November 14, 2023
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California and Florida metro areas have the least affordable rental costs in the country
It is generally less expensive to rent a home than to buy one, so for most Americans, the path to homeownership starts with renting while saving for a down payment.
However, homeownership is becoming more elusive than ever for many people, as surging rents over the last few years have put an increasing financial burden on budgets. The fact that many Americans are priced out of homeownership by escalating home prices and high mortgage rates compounds rental cost issues.
At the height of inflation in 2022, a household that rented a median-priced, single-family home and earned an income near the U.S. median would have spent about 40% of their gross family income on annual rent payments, compared with 35% in 2019.
Single-Family Residences Are the Largest Rental Stock
There are more renters living in single-family residences (SFRs) than those residing in multifamily residences (MFRs). Over 2.5 million more renters occupy SFRs than MFRs, according to the latest U.S. Census Bureau survey. The split of occupancies between the two residence types is about 50% for SFRs and 45% for MFRs, with the remaining 5% mostly residing in mobile homes.
Rental costs for SFRs are generally more expensive than those for MFRs. As of September 2023, U.S. median monthly rent payments on new leases for single-family detached or attached homes were about $2,600 (regardless of number of bedrooms), although that figure can vary greatly by state and metro.
For instance, in the Los Angeles metro, the median rent payment for an SFR was $4,750 per month in September, while in Atlanta and Detroit, the going rate was $2,175 and $1,800, respectively. By comparison, the median U.S. MFR apartment rent payment in September was about $1,363.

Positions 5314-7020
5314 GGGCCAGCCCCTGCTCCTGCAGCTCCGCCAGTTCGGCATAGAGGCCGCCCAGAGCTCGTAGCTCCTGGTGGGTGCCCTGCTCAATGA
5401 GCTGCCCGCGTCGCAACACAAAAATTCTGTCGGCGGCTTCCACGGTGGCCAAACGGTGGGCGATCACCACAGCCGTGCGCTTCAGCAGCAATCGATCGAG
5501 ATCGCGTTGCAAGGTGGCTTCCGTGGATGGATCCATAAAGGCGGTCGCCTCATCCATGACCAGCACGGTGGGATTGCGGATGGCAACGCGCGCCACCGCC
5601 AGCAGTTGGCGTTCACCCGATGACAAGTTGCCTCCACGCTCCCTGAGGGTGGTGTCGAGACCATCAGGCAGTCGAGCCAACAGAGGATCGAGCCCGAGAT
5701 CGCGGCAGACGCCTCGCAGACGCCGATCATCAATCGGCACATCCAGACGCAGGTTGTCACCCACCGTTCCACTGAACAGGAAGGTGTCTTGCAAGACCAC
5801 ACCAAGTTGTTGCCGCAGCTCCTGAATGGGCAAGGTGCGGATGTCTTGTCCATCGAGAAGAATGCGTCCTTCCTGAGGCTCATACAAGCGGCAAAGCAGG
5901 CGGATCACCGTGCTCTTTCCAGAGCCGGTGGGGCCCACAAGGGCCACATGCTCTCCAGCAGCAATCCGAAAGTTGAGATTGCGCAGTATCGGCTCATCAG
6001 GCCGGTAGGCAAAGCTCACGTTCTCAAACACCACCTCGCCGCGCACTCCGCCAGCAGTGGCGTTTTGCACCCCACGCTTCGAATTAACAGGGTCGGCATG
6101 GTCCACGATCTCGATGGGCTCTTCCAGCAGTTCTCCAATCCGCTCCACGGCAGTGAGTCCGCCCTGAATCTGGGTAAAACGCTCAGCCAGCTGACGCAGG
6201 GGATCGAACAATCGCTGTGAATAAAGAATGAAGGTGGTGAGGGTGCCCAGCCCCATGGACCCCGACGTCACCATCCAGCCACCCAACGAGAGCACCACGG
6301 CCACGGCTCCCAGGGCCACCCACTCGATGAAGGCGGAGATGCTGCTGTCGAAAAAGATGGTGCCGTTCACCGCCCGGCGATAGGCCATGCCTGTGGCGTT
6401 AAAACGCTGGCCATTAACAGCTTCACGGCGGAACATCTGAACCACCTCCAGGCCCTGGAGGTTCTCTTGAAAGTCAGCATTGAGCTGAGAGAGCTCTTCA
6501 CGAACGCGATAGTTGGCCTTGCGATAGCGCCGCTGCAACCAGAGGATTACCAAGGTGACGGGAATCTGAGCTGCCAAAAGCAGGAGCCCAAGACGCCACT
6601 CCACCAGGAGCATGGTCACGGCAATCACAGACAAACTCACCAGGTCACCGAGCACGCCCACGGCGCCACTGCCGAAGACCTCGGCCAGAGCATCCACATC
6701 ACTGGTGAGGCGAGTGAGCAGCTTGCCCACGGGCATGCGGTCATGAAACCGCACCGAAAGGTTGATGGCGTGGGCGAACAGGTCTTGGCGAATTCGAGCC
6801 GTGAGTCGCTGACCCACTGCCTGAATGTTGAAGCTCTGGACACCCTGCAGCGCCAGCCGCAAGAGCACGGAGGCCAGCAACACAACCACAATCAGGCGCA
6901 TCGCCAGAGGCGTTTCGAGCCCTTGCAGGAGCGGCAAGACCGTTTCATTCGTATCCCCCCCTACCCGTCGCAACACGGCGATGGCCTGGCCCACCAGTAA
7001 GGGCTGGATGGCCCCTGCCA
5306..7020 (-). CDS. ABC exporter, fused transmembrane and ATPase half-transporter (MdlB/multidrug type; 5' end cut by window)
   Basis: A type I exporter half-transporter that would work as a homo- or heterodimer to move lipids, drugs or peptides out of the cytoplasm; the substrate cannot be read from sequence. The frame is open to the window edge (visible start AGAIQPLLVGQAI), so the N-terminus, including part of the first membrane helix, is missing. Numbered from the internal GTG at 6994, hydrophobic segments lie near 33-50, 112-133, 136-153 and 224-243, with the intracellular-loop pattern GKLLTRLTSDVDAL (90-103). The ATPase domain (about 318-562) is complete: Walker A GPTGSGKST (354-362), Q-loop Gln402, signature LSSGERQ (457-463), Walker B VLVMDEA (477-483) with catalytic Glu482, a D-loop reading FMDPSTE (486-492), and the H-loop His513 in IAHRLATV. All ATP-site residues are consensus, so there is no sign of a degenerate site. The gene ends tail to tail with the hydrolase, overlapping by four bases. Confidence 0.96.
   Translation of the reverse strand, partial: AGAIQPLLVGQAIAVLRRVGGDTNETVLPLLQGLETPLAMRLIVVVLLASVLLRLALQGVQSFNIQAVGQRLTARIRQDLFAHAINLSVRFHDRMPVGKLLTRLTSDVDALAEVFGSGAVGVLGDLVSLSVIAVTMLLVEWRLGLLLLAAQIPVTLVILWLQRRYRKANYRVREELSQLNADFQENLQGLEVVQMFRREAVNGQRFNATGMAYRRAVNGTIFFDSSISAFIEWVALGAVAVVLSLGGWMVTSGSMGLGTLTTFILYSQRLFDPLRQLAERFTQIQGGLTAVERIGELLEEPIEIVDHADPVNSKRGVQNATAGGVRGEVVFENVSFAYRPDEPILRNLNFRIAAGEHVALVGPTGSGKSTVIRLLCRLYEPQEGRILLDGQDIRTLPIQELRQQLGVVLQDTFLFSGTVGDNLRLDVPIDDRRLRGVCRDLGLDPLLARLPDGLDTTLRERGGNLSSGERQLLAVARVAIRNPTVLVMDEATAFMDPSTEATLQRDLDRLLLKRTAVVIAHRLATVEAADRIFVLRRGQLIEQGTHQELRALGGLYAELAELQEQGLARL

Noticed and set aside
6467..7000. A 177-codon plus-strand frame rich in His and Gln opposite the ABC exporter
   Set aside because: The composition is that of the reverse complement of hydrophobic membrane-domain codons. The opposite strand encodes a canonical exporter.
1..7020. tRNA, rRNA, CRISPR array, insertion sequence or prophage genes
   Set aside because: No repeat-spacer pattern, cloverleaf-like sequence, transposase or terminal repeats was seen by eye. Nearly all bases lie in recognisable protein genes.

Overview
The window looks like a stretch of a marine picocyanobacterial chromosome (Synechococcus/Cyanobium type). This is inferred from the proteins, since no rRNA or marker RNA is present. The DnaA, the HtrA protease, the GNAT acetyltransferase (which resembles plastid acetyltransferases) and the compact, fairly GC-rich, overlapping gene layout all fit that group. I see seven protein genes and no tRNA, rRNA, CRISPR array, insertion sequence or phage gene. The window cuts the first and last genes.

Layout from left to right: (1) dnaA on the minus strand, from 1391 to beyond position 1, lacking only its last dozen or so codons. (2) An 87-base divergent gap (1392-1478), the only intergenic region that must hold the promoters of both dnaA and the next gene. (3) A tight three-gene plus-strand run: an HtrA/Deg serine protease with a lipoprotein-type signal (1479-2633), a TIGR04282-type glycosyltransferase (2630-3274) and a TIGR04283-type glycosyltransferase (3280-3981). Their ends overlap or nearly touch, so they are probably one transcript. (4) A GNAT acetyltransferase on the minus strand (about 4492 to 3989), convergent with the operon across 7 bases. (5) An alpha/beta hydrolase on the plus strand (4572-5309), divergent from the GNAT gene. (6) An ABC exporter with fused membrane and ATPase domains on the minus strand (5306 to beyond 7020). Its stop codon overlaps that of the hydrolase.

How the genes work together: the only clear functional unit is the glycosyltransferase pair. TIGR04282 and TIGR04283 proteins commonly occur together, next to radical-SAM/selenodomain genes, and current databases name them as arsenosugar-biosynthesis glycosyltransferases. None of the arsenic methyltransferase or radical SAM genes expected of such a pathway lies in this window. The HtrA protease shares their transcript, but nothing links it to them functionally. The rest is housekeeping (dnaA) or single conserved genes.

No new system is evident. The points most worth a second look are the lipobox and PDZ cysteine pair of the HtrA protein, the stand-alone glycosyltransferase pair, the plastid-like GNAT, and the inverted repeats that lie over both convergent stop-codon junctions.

A Snapshot of the Highest- and Lowest-Cost SFR Markets
Like home prices, rents in high-cost areas are expectedly more expensive than moderate- to low-cost regions (Table 1). At $4,750, the Los Angeles metro tops the nation for median monthly rental costs, followed closely by San Diego at $4,500. Bay Area rents are not far behind those in Southern California, with San Jose and San Francisco showing $4,300 and $4,200 monthly rental costs, respectively.
At the other end of the spectrum, large metros like Cleveland, Oklahoma City, St. Louis, Detroit and New Orleans have much lower prices and thus more affordable monthly rent payments.
Examining Rent-to-Income-Ratios by U.S. Metros
Since wages are higher in more expensive areas than those in low-cost markets, a more accurate measure of rent affordability is the rent-to-income ratio, which is the portion of income that must be set aside for housing costs each month – regardless of the rent or income level. Areas with higher rent-to-income ratios are typically less affordable than those where rent payments consume a smaller share of income.